Monday, November 24, 2008

Five kinds of weasel words

Scam agencies or publishers often make claims that sound good but which allow them to either skirt the truth or wriggle out of any obligations to writers. Watch for the weasel words in their phrasing.

1. “Your book will be available to bookstores.”

Available to them, or available in them?

Readers who haven’t already heard of the book won’t go up to the special order desk to ask for it. Even those who know of the book’s existence may not be willing to place an order without having read at least part of it… meaning the book should be available in stores.

“Available through bookstores” is another way for publishers without distribution to cover themselves.

2. “We market the book at our discretion.”

What exactly does “at our discretion” mean?

I haven’t seen any publisher which claimed this actually define what their discretion would entail. Usually because when they say this, they mean, “We market your book when we feel like it” or “We market your book to you extensively; to other buyers, not so much”.

3. “We have worked with dozens of major publishers”.

You might see this claim made by a scam literary agency – either this or “Here are the publishers who have worked with our clients”. This will be followed by a list of prestigious names like Random House and St. Martin’s.

Unfortunately, “worked with” can mean anything. If I send a manuscript to Tor and get a rejection, I can say I have worked with Tor, and that will sound very impressive until I define exactly what our working relationship was.

The funny part is that I found this on the Barbara Bauer agency website, which lists PublishAmerica along with several major commercial publishers. This is shooting yourself in the clown shoe; an agency which works with PA in any capacity is one you want to avoid like the plague.

Maybe that’s why Random House is mentioned twice in the list; gotta make up for PA.

4. “We’ll send a press release to the New York Times.”

Yes, but will they print it?

Press releases aren’t much good unless they’re sent out well in advance of the book’s release date and accompanied by a review copy. Major newspapers are also inundated with press releases, meaning they’re highly unlikely to feature any book that’s been self-published or vanity-published.

5. “The staff of Oprah receives our newsletter.”

Maybe, but do they read it?

Send Oprah a copy of your manuscript or book, and you too will be able to say that the staff of Oprah has received a copy of your manuscript or book. And since they are probably conscientious people, it will have gone into the recycle bin rather than the regular trash.


Anonymous said...

“Your book will be available to bookstores.”

I worked in a bookstore for several years. There were many books we were not even able to special order for customers.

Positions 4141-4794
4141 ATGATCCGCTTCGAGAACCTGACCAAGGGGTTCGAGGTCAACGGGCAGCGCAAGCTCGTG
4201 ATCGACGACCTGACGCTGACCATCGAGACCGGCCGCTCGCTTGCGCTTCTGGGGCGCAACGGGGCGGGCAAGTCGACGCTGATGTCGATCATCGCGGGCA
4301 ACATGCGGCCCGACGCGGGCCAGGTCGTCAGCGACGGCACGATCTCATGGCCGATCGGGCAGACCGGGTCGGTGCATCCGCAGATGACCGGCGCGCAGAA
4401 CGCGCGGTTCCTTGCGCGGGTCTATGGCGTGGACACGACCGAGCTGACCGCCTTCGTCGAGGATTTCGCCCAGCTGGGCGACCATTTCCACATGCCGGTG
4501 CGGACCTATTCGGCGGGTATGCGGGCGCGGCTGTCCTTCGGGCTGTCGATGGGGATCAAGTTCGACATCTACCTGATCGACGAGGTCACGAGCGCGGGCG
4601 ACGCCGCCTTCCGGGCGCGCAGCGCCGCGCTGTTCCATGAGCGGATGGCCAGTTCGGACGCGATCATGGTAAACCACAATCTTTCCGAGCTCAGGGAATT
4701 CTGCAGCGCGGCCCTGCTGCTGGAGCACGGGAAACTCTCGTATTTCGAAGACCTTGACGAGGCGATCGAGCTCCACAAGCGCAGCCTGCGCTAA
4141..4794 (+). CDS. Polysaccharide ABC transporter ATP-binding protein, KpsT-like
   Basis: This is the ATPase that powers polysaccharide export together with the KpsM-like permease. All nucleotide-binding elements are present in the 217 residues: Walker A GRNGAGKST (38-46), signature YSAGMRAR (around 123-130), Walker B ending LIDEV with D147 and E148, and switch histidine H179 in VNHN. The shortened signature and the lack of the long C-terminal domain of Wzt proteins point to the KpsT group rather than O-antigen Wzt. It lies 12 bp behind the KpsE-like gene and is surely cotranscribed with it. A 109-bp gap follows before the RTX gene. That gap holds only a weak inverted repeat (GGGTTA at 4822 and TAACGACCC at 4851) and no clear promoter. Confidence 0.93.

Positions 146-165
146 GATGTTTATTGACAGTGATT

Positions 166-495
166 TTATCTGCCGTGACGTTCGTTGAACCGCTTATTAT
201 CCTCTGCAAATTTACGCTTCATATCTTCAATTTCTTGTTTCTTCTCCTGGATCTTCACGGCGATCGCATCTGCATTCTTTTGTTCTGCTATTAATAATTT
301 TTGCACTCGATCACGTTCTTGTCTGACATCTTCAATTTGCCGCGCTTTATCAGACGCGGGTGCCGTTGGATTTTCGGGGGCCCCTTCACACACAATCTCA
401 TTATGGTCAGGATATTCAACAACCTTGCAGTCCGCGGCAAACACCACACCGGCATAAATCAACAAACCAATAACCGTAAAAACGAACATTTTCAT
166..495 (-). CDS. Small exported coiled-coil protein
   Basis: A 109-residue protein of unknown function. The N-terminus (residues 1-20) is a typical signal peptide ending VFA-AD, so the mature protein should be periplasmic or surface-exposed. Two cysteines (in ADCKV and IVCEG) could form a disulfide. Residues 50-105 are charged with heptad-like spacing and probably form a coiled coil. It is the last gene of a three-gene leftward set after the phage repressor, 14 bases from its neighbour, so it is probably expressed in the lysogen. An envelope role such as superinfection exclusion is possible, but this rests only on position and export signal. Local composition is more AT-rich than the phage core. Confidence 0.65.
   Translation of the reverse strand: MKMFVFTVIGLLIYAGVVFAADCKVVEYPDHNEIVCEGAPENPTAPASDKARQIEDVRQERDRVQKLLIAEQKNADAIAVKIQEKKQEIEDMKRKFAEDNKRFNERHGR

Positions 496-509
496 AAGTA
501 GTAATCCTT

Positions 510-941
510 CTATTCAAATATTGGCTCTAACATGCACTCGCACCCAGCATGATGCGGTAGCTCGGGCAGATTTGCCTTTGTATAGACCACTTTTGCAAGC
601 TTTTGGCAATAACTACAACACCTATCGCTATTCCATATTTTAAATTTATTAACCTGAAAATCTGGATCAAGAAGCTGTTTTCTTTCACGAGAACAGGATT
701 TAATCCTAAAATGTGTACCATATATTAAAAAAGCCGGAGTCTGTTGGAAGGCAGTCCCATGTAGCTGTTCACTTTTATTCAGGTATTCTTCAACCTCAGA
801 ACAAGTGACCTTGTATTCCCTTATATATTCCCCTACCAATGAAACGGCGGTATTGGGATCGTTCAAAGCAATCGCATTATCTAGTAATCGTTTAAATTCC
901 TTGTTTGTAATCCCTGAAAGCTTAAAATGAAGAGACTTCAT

“We’ll send a press release to the New York Times.”
Yes, but will they print it?"


Anonymous said...
This comment has been removed by a blog administrator.
Marian said...

Anonymous spam be gone!

Tasha, that's interesting. What kinds of books were you not able to order? Would it have made any difference if the customers paid up front?

Anonymous said...

Hi Marian,

There wasn't any particular type of book we weren't able to order. Only specific books. We'd look up a title and it would tell us it was not available for ordering. It could be for several reasons. The most common was that it was out of print or, for whatever reason, our shippers didn't carry it. There was no way we could get it into our store.

So, unfortunately, it had nothing to do with whether someone was willing to pay up front.

Jane Smith said...

Marian, my friend Sally Zigmond used to work in book retailing, and wrote a blog post for me about this: Waterstones in the UK have special codes on their computer system which mean, "what ever you do don't order a book from this publisher!" Which makes it impossible for some publishers' books to get on the shelves regardless of the quality of individual titles.

Anonymous said...

PA obviously doesn't even read their own testimonial page.
On page 283 there is one that thanks PA and they have not even SUBMITTED their manuscript.
Another is obviously a joke- it thanks satan!
If they can't read the testimonials, who can expect them to read manuscripts submitted to them?

I was going to post this on AW, but would rather not.

Marian said...

Thanks for commenting, Anonymous - the part about thanking Satan was interesting to know.

No, I doubt PA reads those testimonials, but on the other hand, I don't think anyone reads all of them. PA has, what, over 200 pages of testimonials on its site. Prospective authors aren't likely to sift through all of them, especially if most comments are glowing and positive. They'll close the window and sign the contract instead.

So PA is safe shoveling whatever it likes on to those pages.